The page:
Mi Primer Bitcoin holds monthly events at restaurants around San Salvador, with the goal of “orange pilling” both the restaurant owners and the attendees at the events. Dennehy's collaborators give out free satoshis to encourage attendees to make their first bitcoin transaction when buying food and negotiate with the store owners for slightly lower prices during the event. He shows both business owners and consumers how to use bitcoin. During the event, members of the Mi Primer Bitcoin team walk around to answer any in-depth questions that consumers might have.

Additionally, Mi Primer Bitcoin organizes a 10-week course for people who are curious about learning more about Bitcoin, and they receive a Bitcoin diploma upon graduation. Mi Primer Bitcoin does not mention Bitcoin until about halfway through the program, as the focus is primarily on financial literacy.

In Dennehy’s mind, the road to mass adoption is through the school system. The Ministry of Education has a new initiative with Bitcoin Beach and Mi Primer Bitcoin to implement the core elements of the Bitcoin Diploma more broadly, starting with 50 public school teachers from 25 different schools. The pilot will be implemented in three Departments (States) in El Salvador – Usulutan, La Libertad and Sonsonate – with the goal of going nation-wide by 2024. From there, the program could be implemented across Latin America.

Vertically-integrated bitcoin education

The first Bitcoin block was mined in 2009 by Satoshi Nakamoto, the anonymous founder of the Bitcoin Network. For the past 14 years, a new block has been added to the blockchain about every ten minutes, regardless of bitcoin’s current market price, news headlines or the current strength of the network’s hash rate.

Tick tock, next block.

The hashrate is the life blood of the Bitcoin Network, and it serves as perhaps the best proxy for adoption. It reflects the total amount of computing power – and, by extension, real-world expenditure of resources to generate electricity – that participants have allocated to securing their wealth contained within the network. The game theoretics are such that anyone who might consider attacking the network by spending billions of dollars to accrue 51% of the network computing power would be incentivized to instead participate in the generation of the next block, as their odds of receiving the next block reward would outpace any competitor. The Bitcoin network is complex and esoteric, and tiered education is central to incorporating more Salvadorans into the nascent Bitcoin economy.

Mi Primer Bitcoin is just the first step. I spoke with a former teacher at CUBO+, a coding academy that provides an technical understanding of Bitcoin to students. He goes by Alex (@AjelexBTC on Twitter) and he is very careful to reveal only certain details about himself. I was able to gather that he is originally from France, although he would not say which city. We chatted twice. I left the conversations mind-blown by his level of thoughtfulness about what to expect with the next Bitcoin bull run and adoption within the country.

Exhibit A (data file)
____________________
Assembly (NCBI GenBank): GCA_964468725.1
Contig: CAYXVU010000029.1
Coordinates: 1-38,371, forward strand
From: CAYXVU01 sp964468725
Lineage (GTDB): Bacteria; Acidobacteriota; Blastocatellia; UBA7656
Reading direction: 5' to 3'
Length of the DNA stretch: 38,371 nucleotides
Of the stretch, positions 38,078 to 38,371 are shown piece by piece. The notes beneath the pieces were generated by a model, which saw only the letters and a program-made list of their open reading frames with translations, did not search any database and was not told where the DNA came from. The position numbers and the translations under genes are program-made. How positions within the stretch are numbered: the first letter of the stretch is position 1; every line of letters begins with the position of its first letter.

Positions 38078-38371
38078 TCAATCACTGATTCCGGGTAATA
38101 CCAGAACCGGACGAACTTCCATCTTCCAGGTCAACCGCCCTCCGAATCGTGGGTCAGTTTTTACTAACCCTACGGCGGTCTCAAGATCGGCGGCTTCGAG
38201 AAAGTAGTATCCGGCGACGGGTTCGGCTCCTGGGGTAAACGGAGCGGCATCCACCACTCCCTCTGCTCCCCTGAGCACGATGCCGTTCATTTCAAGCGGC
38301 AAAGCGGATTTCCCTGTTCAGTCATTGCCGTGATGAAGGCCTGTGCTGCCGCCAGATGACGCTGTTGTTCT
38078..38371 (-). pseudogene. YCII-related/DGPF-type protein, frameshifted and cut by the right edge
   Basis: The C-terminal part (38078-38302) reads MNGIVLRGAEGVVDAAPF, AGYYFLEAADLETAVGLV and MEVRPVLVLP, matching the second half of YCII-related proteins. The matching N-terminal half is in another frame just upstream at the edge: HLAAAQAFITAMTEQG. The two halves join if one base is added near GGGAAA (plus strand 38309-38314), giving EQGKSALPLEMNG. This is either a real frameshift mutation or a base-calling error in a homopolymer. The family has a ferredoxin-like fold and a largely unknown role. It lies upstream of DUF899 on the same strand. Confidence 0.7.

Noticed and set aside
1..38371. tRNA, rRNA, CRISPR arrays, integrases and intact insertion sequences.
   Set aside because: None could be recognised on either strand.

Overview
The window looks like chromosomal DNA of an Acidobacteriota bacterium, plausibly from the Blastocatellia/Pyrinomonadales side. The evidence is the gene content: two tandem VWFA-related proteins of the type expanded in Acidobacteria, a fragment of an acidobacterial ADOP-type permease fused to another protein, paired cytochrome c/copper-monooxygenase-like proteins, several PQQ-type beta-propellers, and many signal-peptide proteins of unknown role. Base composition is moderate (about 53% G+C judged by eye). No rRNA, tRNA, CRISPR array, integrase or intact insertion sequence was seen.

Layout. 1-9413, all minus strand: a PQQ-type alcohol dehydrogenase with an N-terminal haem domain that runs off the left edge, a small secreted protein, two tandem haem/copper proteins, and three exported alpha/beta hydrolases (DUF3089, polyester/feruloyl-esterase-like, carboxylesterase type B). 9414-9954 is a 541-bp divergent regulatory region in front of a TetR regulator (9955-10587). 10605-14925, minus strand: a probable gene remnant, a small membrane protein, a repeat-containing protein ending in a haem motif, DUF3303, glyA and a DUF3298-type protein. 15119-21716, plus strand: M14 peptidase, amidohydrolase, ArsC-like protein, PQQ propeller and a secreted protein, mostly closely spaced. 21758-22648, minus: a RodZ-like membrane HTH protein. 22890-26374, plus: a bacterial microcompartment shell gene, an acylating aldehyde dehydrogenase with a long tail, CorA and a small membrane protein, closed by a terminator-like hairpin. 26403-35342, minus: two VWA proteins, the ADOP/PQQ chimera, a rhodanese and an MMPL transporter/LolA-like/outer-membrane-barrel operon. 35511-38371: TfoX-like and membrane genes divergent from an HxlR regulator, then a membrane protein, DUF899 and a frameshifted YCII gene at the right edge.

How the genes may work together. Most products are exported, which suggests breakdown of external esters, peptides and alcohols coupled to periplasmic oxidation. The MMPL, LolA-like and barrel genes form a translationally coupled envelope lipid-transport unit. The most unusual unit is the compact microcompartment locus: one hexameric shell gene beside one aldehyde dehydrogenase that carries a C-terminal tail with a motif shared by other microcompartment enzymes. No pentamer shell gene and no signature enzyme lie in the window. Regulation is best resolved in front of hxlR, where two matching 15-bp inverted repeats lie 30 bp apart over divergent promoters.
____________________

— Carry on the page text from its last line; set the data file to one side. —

Alex explained how there are now four pillars to Bitcoin education in El Salvador, with Mi Primer Bitcoin serving as the most basic. He recently left CUBO+ to create another program called Node Nation, with the goal of installing Lightning nodes in high schools and providing highly technical classes to talented teenagers. From there, students can apply to CUBO+, a six-month long program that is highly selective. Next, students who want to become core developers can apply to Chaincode Labs, the highest tier of education currently available in-country. The curriculum is entirely open-source and decentralized.

The path to mass-adoption in El Salvador might take decades. In the words of Ray Dalio, the Great Reset and rotation to a new global reserve currency will happen slowly, then all at once. That gradual process is evident here on the ground, and, if Bitcoiners are right about the inevitable collapse of the U.S. dollar, Salvadorans will be well-positioned to survive the looming global economic catastrophe.

UPDATE (9/12/23; 17:50 UTC): This article was corrected to reflect the role of Mi Primer Bitcoin in setting up education initiatives in El Salvador.

Edited by Ben Schiller.

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Jonathan Martin is a graduate of Stanford University, Georgetown University, and a student at The Wharton School, currently on leave immersing himself in the world of Bitcoin in El Salvador.